DegreeBiomedical Engineering and Neuroscience ’23
My role on my Bass Connections team centered around developing innovative gene editing technologies using the CRISPR/Cas9 system to help reduce the proliferation of a gene responsible for Alzheimer’s disease. Last year, I worked on a literature review that centered around the more innovative and therapeutic gene editing technologies.
I always found genetics interesting. I was in a related FOCUS program as a first-year, so I thought this team was a perfect opportunity to continue that interest. I really like design and engineering, and with this team, I’m the first person to design the technology on the ground floor. Eventually, people with neurodegenerative conditions can use this therapy to improve their quality of life.
I really like the idea of Bass Connections as a gateway into collaborative and interdisciplinary teamwork. As a BME and premed student, most of my classes and activities are STEM-related. I think the thing that really attracted me about Bass Connections was how versatile the teams are. I feel like with classes and separate research labs, there’s more of an individual focus and not really a lot of collaboration with other parts of the team.
In addition to gene editing technologies, we also focus on the ethical aspects of genome engineering, including the associated costs of a potential therapy and the implications for the community. I really like that aspect of the team because they bring in guest speakers and even actual patients with Alzheimer’s disease and get their perspective on the different therapies that we're working on. I think the diversity of understanding for a degenerative disease like Alzheimer’s from all different angles is important as a student as well as a researcher.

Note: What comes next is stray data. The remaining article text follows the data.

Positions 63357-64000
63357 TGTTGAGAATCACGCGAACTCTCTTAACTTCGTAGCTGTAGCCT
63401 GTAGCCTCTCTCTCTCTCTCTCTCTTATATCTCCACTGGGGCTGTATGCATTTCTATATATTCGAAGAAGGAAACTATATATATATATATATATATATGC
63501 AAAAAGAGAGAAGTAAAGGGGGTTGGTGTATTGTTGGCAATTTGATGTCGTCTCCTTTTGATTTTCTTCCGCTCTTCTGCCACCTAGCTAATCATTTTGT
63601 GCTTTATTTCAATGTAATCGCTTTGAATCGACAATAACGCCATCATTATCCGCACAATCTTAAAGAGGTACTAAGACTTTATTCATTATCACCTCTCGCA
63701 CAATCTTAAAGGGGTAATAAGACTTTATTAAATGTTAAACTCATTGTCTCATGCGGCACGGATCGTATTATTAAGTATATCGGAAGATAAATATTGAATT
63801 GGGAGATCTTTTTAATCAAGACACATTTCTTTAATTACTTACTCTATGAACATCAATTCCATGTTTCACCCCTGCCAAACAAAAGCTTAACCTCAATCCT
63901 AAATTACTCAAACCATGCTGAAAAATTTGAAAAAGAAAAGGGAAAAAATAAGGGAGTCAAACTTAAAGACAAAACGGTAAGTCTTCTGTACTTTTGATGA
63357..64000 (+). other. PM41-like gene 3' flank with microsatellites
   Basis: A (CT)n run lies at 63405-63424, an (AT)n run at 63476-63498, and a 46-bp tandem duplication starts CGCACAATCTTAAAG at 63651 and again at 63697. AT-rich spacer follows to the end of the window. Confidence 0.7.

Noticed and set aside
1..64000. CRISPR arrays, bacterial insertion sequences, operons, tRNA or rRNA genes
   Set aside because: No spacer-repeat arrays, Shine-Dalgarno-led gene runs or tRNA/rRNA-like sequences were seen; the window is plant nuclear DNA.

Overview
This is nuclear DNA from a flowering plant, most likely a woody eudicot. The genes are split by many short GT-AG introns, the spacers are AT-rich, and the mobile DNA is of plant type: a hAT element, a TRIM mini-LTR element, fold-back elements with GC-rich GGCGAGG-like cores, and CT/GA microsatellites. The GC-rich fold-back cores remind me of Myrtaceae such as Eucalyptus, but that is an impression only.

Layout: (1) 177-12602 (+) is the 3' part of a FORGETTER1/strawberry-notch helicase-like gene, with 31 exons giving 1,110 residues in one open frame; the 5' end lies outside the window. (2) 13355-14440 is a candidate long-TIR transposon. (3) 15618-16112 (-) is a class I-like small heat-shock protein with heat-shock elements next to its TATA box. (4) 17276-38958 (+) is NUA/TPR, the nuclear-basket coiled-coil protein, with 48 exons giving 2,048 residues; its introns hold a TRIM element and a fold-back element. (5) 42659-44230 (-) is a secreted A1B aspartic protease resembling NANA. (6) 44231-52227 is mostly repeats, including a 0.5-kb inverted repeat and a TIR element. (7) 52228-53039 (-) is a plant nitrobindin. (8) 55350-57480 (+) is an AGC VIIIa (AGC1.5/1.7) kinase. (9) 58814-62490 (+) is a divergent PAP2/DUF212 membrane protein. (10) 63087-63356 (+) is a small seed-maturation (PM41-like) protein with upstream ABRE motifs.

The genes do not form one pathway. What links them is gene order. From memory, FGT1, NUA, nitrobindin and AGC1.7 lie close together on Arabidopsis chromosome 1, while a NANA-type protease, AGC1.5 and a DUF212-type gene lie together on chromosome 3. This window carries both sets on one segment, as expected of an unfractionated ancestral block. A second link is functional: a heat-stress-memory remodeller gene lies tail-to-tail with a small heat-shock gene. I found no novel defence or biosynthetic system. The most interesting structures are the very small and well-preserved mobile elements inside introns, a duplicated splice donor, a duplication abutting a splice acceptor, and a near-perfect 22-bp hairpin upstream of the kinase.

After joining this team, I’m considering a career in research and perhaps even doing clinical-related research. When I came to Duke, I thought I wanted to go to medical school and become a physician. I’m realizing more now that lab experience along with understanding the disease and getting to the root cause of the problem are so important to be able to treat patients, which is the ultimate goal. I’m really delving into more research opportunities and possible research career paths, so I think that in that area the team has really helped me narrow down my focus.
October 2021; excerpts from a conversation with Dana Adcock ’22